Similarities between the work of Margaret Atwood, in Canada, and Janet Frame, in New Zealand, are indicative of a cross-cultural concern for the position of the woman writer in the New World. This combination of trenchant satire and introspective lyricism in their novels, for example, can be taken as deriving from a common desire to undermine the dominant power-structures of their respective societies and to re-value the inner life which those societies have violated, repressed or neglected. For both Atwood and Frame, the problems of the post-colonial writer, converging with those of the woman writer, condense into the central issue of how to express oneself freely in a language which is already 'colonized', residually Eurocentric in outlook, persistently masculine in diction and syntax. Both writers have been seen in this context as working towards the definition of a 'decolonized' poetics: a more useful alternative, however, might be to emphasize their avoidance of definition and to look instead at the ways in which, to borrow Sherill Grace's phrase, they 'articulate the space between'.^ Seen in this light, Atwood and Frame are less writers in search of an 'identity^ than writers who actively resist the notion of identity by associating it with stasis, reduction, and inflexibility.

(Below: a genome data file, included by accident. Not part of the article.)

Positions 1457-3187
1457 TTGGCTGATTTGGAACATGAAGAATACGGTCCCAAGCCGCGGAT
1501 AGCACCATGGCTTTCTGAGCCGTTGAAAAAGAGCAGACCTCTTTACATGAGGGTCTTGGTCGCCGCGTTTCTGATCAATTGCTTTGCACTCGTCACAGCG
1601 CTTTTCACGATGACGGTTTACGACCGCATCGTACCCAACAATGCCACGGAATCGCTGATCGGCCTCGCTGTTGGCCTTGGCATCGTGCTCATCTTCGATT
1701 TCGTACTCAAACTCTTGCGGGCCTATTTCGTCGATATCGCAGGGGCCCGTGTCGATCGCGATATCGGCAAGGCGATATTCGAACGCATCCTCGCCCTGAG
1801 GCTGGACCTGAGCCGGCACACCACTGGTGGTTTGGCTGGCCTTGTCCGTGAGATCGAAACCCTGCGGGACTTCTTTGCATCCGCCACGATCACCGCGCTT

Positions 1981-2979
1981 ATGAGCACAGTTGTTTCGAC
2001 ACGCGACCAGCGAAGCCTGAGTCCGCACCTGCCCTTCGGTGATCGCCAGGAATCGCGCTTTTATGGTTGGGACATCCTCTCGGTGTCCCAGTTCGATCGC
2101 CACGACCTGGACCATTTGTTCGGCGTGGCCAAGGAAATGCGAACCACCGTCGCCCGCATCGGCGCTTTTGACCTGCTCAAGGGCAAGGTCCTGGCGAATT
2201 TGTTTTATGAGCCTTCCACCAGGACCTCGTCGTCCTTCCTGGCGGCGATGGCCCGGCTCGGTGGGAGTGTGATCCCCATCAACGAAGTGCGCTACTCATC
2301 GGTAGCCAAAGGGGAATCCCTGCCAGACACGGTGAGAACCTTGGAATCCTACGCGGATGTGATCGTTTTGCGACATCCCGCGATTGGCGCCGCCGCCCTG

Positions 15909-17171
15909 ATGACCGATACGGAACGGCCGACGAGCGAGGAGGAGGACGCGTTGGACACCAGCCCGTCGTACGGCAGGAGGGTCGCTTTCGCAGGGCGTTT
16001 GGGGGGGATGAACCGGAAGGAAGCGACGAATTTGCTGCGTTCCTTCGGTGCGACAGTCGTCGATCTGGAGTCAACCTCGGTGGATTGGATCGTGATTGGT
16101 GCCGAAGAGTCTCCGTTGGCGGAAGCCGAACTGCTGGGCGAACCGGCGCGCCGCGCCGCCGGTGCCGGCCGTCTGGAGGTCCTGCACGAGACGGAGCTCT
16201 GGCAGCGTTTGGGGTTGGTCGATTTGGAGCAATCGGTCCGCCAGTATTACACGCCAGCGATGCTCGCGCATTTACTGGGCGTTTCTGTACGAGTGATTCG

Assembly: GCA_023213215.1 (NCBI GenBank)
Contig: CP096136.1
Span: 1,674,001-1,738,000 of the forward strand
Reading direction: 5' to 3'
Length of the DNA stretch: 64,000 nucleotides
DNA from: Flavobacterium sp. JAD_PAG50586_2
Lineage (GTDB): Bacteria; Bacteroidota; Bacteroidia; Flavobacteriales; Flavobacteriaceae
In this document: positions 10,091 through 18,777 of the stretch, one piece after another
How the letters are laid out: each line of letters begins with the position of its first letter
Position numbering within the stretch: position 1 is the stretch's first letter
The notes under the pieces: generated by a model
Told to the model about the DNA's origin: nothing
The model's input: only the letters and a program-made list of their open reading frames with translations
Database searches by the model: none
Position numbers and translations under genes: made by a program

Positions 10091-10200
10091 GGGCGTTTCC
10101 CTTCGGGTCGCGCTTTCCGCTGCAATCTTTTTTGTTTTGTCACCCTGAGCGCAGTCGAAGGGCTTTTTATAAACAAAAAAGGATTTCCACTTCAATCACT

Huggan, Graham, Resisting the Map as Metaphor: A Comparison of Margaret Atwood's Surfacing and Janet Frame's Scented Gardens for the Blind, Kunapipi, 11(3), 1989.